We’re still seeing tech conferences with few or no women or minorities delivering keynotes.
Without naming names, I’ve been looking at a few upcoming conferences’ speaker lists and I’m so disappointed.
Keynote speakers tend to be a big draw for events: come listen to this leader in their field share experiences. It’s a great opportunity to hear from some of the who’s who in industry. In 3D printing, they’re definitely something to look forward to, as this field is rapidly growing and changing
Software, hardware, materials, research, applications, trends, analysis: when it comes to additive manufacturing, the topic lists can be quite expansive. But the speaker lists aren’t.
A few caveats. Most keynote speakers do a fantastic job; it’s not my intent to slam them or suggest they lack in expertise or presentational value. Many events have also been making visible efforts to include more variation in who’s speaking. Kudos to them, and kudos to those who have been sharing their experiences with audiences. It’s no small thing to be billed as a keynote.
But I’m starting to think of skipping sessions where there aren’t a more diverse billing of speakers. If an event doesn’t miss a woman on stage, surely they won’t miss one more from the audience.
In working on the soon-to-be-released next Diversity for Additive Manufacturing report for Women in 3D Printing recently, I was reflecting on some of this. And as I get ready to pack up for an event, it remains on my mind.
How can we get more women onstage, and more people of color? Some say that the speakers available or referred to them just happen to be white men, and they’re the best fit for a given event, or that women from these companies can’t fit the event into their schedules. And, again, these speakers are doing a great job with great experience to back them up.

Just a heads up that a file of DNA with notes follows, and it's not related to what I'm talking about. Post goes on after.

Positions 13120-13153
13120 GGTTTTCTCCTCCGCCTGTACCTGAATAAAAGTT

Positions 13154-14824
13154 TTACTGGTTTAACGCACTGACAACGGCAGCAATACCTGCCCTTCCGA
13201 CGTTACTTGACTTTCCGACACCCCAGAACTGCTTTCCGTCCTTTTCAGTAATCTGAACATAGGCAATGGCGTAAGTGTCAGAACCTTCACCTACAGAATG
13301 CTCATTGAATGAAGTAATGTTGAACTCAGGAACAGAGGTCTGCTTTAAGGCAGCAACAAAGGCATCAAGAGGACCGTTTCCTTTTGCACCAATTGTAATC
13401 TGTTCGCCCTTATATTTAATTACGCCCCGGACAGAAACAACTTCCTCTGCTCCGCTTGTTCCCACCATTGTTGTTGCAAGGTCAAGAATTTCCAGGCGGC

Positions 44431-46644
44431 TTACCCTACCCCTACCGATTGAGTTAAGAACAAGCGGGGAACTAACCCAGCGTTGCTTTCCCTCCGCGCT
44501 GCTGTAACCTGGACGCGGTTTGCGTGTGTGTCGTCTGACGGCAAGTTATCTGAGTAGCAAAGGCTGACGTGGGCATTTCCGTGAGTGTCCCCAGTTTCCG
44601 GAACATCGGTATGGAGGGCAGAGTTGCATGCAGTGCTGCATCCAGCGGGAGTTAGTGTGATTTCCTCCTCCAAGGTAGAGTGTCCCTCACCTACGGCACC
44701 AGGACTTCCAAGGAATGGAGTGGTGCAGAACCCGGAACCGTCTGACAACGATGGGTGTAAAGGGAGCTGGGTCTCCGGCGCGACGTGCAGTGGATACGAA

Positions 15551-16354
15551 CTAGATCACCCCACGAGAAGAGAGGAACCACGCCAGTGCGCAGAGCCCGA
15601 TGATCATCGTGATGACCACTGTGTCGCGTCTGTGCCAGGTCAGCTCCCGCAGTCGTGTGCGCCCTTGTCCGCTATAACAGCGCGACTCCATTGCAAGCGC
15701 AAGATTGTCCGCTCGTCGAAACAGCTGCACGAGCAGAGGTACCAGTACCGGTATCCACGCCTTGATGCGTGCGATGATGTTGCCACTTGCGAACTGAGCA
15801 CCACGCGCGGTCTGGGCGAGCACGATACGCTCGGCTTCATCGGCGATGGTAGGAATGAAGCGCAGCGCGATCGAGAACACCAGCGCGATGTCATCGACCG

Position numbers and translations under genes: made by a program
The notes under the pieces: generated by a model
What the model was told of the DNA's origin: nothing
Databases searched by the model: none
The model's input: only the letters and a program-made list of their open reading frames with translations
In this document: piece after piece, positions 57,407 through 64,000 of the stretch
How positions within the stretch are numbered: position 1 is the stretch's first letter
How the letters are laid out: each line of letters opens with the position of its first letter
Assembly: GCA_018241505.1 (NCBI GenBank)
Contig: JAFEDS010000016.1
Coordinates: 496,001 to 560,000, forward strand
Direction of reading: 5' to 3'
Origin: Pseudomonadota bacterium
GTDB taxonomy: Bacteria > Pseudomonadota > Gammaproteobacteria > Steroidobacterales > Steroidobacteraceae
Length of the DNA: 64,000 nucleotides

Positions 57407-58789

They are not the only speakers, though. They are not the only experienced individuals.
When I was talking with Nora Toure about why she founded Women in 3D Printing, she said she did so because it seemed like a nice side project. She thought she already knew all the women in the industry, so interviewing them and sharing their perspectives wouldn’t be such a big undertaking. Four years and more than 150 weekly interviews later, that’s clearly not the case. There’s a major queue of women awaiting feature, as more and more recommendations come in all the time.
The women are there. A whole global network of women are already there. And more are entering the industry all the time. Sometimes, yes, you still have to look, but they’re there.
Last year one of the tech year’s biggest events, CES, once again didn’t have any women on their keynote agenda. Not. One. Not until there was significant pressure, and then two were added. That tech show in particular has a troubled history (and still troubled present) when it comes to gender bias.
Perhaps reflecting my own bias, I expect better from 3D printing-specific events. This industry has a long way to go to reach gender parity, but it’s hard to have the “old boys’ club” in such a young industry. The mentality within 3D printing is so open and welcoming, and it’s heartening to see the workforce growing into a thriving, diverse picture of employment as more people come into the field.
I’m just frustrated that speaker lineups are so often still a game of spot-the-woman, or that some events touting diverse speakers tend to have these diverse speakers speaking only on a panel about diversity.
Kudos to event organizers who are aware of their lineups and make the effort to be more inclusive. Women in 3D Printing is among those maintaining a database of available speakers; if you’re not sure where to find qualified speakers, that’s a good starting resource.
And women in the industry: speak up, too. Literally. Share your knowledge. I’m trying to follow my own advice, and have been speaking at several events from Taipei to Boston; I’ll be keynoting next month at the Northeast Ohio Additive Manufacturing Cluster’s meeting.